In May each year we visit the Isabella Plantation. In this floral haven in Richmond Park azaleas blossom along the edges of streams and ponds, where their spring display of a myriad different and delicate colours is simply breathtaking.
At the height of the season earlier this year, Rohan and I stood on one side of the tiny, and aptly named ‘Still Pond’, and looked across the water with its mirror-flat surface. The azaleas opposite were at their magnificent best but as I was staring there was a second image that made me ponder. On the bank ahead I could see the azaleas which were real. On the surface of the water, however, there was the upside down reflection of a tree growing several metres behind the azaleas (see illustration). Clearly the two views were generated differently but somehow it didn’t seem to matter – my mind made the necessary adjustments and very soon the real and the reflected images were seen as one continuum and a beautiful one at that.
Being faced by disparities between the real and the unreal is actually common, and never more obvious than when one uses the Internet to see and talk with others on a screen. I am not thinking here about virtual reality that relies on simulations, rather about being linked with others through the likes of Zoom, FaceTime or Skype and sensing them as real.
I became very aware of such unreality when I linked up with Thierry, my UK-based French teacher. Before the pandemic, we met for lessons twice a week in person at a local cafe. When the first UK lockdown began in 2020 we switched to lessons on Skype with Thierry at his home in South London and me in my study in Richmond. Very quickly, as I listened and learned, Thierry could not have been more real – this otherwise unreal him had become the norm. Interestingly, the new arrangement had one great advantage, we were able to work together on a text using a shared image on screen!
Last week, after we had arrived in Brittany – yes, despite the complications presented by Covid and Brexit we finally got here – the unreality of our relationship became particularly striking. I had arranged to have one last session with Thierry before re-establishing my customary face-to-face holiday lessons with Marie, my language teacher in France. Suddenly I realised that my lesson with Thierry was thanks to a link between me in Tréguennec and him in Crete – he too was on holiday. Yet, in the real world we were four thousand kilometres apart and in two different countries. Even if being with him was as unreal as it could be, it just felt normal. The office wall behind him had changed and his shirt was more summery, but that was all.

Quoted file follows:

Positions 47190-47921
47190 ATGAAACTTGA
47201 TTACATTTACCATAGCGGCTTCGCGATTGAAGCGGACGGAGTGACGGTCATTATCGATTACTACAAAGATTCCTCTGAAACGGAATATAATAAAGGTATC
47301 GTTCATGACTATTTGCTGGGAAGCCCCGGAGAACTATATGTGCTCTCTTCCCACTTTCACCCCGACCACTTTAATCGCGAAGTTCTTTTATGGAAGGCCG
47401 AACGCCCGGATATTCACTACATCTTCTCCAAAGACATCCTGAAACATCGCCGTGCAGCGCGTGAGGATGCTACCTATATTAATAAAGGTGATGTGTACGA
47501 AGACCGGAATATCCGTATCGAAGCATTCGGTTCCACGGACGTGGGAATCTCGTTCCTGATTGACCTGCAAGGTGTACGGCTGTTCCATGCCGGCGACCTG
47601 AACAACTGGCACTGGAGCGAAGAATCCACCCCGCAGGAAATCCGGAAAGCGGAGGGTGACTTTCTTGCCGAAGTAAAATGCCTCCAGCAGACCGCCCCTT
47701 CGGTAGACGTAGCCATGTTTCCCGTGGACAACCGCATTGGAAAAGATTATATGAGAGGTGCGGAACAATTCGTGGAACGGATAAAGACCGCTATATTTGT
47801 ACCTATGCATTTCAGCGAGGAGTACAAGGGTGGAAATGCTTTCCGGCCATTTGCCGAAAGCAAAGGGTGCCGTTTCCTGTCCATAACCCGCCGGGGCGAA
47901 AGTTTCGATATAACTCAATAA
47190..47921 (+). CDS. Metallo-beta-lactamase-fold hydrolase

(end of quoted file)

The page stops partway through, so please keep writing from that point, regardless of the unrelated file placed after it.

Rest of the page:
My musings over reality had actually been brought into focus just before we left for France. We had gone to say our goodbyes to our son Joshua and our grandson River. At one moment Rohan showed River, who is now aged 3½years, the photo she has of him on her mobile phone. “Who’s that?” she asked, to which a proud River replied “It’s me”. Rohan then added: “I take you with me wherever I go.” After some contemplation, River turned to us all and said “Why are we real?”
None of us adults knew how to answer his question, not only because he is so very young but because, at least from my personal experience, reality is such a hard concept to define. However, while finding a definition is difficult, knowing which things are real and which are not seems relatively easy. Moreover, for me as I get older, deciding on the difference is becoming increasingly important.
And, by the way, the Isabella Plantation, which has the air of a quintessential English garden is not as ‘real’ as it might first appear. For example, the wondrous azaleas come originally from Japan, while the natural-looking garden itself with its flowers, lakes, streams, trees is the product of years of landscaping with elements begun in a boggy area of the Park in the eighteenth century. Finally it’s name, which has been linked to a gardener’s wife or daughter is more likely to be a corruption of the word ‘isabel’ which appears on an early map of the Park to indicate that the soil at that spot is dingy or greyish yellow.
The illustration is a photo taken this May across the surface of the Still Pond in the Isabella Plantation.
For helping me write this blog, I would like to thank Joshua, River, Thierry, Rohan and Vivien